He had good reasons to sing “It’s a wonderful world.” In the 1950s, Louis Armstrong was the unofficial “Goodwill Ambassador” of the United States as his jazz music had fervent fans all over the planet. In 1957, the trumpeter toured South America, performing 67 concerts over six weeks in Argentina, Brazil, Chile, Uruguay and Venezuela. Satchmo hung out musicians in Buenos Aires, spent time with President Juscelino Kubitschek and popular singer Cauby Peixoto in Brazil, graced the cover of periodicals in Chile and Uruguay, and performed a mock bullfight on stage in Caracas. The mementos he brought home — including records, tapes, magazines and photographs – are on display through April 30 as part of Señor Satchmo: Louis Armstrong in South America, an exhibit at his Corona house, which is now a museum (master bathroom below). During February, as part of Black History Month, each museum visitor will receive a complimentary, limited-edition photo of Armstrong in Buenos Aires in October 1957, wearing a catcher’s mask to protect his trumpet-playing lips and doing his best to avoid the mobs of adoring fans fighting for a chance to see and touch him.
Details: Señor Satchmo: Louis Armstrong in South America, Louis Armstrong House Museum, 34-56 107th Street, Corona, on display through April 30th, complimentary photo offer in February with admission ($10/$7 seniors, students and children/$6 group rate/free for children under four), museum hours are Tuesday to Friday, 10 am to 5 pm, and Saturday and Sunday, noon to 5 pm.
Photos by the LAHM
They will deck the halls! Many, many halls. On December 8th, the Queens Historical Society will host the 26th Annual Holiday Historic House Tour through Flushing and Corona. A trolley will bring participants to seven landmarked sites, which will offer special seasonal programming, a glimpse at life during holidays past and refreshments. Consider the following:
- Kingsland Homestead was built around 1785 and occupied by the same family until the 1930s.
- Voelker Orth Museum, Bird Sanctuary & Victorian Garden (1891) was purchased by an immigrant who published German-language newspapers. It was home to three generations of one family.
- Lewis H. Latimer House Museum (1889) was home of African-American inventor Lewis H. Latimer, who lived there from 1903 until his death in 1928. The son of fugitive slaves, he played a vital role in the development of the telephone and the incandescent light bulb.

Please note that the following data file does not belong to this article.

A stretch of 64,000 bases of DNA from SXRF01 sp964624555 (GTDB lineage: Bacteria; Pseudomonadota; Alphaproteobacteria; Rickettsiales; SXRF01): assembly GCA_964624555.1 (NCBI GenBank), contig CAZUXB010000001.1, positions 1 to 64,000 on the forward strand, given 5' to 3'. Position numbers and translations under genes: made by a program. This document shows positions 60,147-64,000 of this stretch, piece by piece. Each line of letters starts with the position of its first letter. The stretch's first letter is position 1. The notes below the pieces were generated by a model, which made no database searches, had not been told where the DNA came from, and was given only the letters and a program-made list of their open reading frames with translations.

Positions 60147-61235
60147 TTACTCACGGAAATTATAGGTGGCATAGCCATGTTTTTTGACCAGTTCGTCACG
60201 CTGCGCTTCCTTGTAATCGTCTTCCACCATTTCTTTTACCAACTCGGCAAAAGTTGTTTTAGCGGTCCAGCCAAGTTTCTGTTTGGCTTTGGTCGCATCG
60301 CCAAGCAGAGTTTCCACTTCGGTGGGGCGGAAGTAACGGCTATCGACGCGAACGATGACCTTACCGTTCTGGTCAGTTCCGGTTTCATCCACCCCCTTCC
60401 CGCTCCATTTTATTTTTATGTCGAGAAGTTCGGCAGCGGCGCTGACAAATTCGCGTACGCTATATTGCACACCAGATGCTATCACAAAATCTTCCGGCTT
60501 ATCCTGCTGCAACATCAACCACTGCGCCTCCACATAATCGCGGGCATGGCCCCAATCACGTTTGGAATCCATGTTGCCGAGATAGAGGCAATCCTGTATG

- Friends Meeting House (1694) is the first house of worship in the village of Flushing and NYC’s oldest structure in continuous use for religious purposes. The venue also has an historic cemetery.
- Flushing Town Hall (1862) was the cultural and political focal point of the village of Flushing. The building features a rich history that includes visits by dignitaries such as PT Barnum and Tom Thumb, operas, murder trials and even a jail cell. Frederick Douglass once spoke from the portico.
- Bowne House (1661) is known for its connection to the principle of freedom of conscience in the United States. Nine generations of the Bowne family lived in the house (below).
- Louis Armstrong House Museum (1910) was purchased by jazz legend Louis Armstrong and his wife, Lucille, in 1943. For the season, the house (above) will feature rare audio clips from Satchmo’s personal recordings.
Details: Holiday Historic House Tour, Organized from Kingsland Homestead, 143-35 37th Avenue, Flushing, December 8th, 1 pm to 5 pm, $10 in advance, $12 at the door, children under 12 are free.
Finally a Father’s Day gift he will really appreciate! This Sunday at the Queens Botanical Garden, a unique, talented, completely local group will play songs composed by present and former borough residents. Expect Quintet of the Americas (above) to perform jazz by Louis Armstrong (Corona) and classical and symphony pieces by Soong Fu-Yuan (Briarwood), James Cohn (Douglaston), Beata Moon (Forest Hills) and Morton Gould (Richmond Hill). The band might also try sounds from Harry Potter and Star Wars by John Williams (Flushing). The concert kicks off QBG’s Music in the Garden series, which will feature live performances of Balinese, Irish and Arab genres. Details: Quintet of the Americas, QBG, 43-50 Main St., Flushing, 2 pm to 3:30 pm, $4.
Question: What do Louis Armstrong, Billie Holiday, Ella Fitzgerald, John Coltrane, Charlie Mingus and Lena Horne have in common? Obvious answer: They lived in Queens. Actually, they are just a few of the dozens of jazz greats who made their home in the music-rich borough. On May 25, the 17-piece Queens Jazz Orchestra will celebrate the genius of some other local legends — Count Basie, Duke Ellington, Illinois Jacquet and Nat “Cannonball” Adderly — by performing Fiesta Mojo, a rare composition written by Dizzy Gillespie, who is buried in Flushing Cemetery, and arranged by QJO Director Jimmy Heath (conducting above). Fiesta Mojo features Brazilian-inflected melodies and grooves that fascinated Gillespie when he toured South America as a cultural ambassador for the U.S. government. Details: Fiesta Mojo, 8 pm, Flushing Town Hall, $20-$40.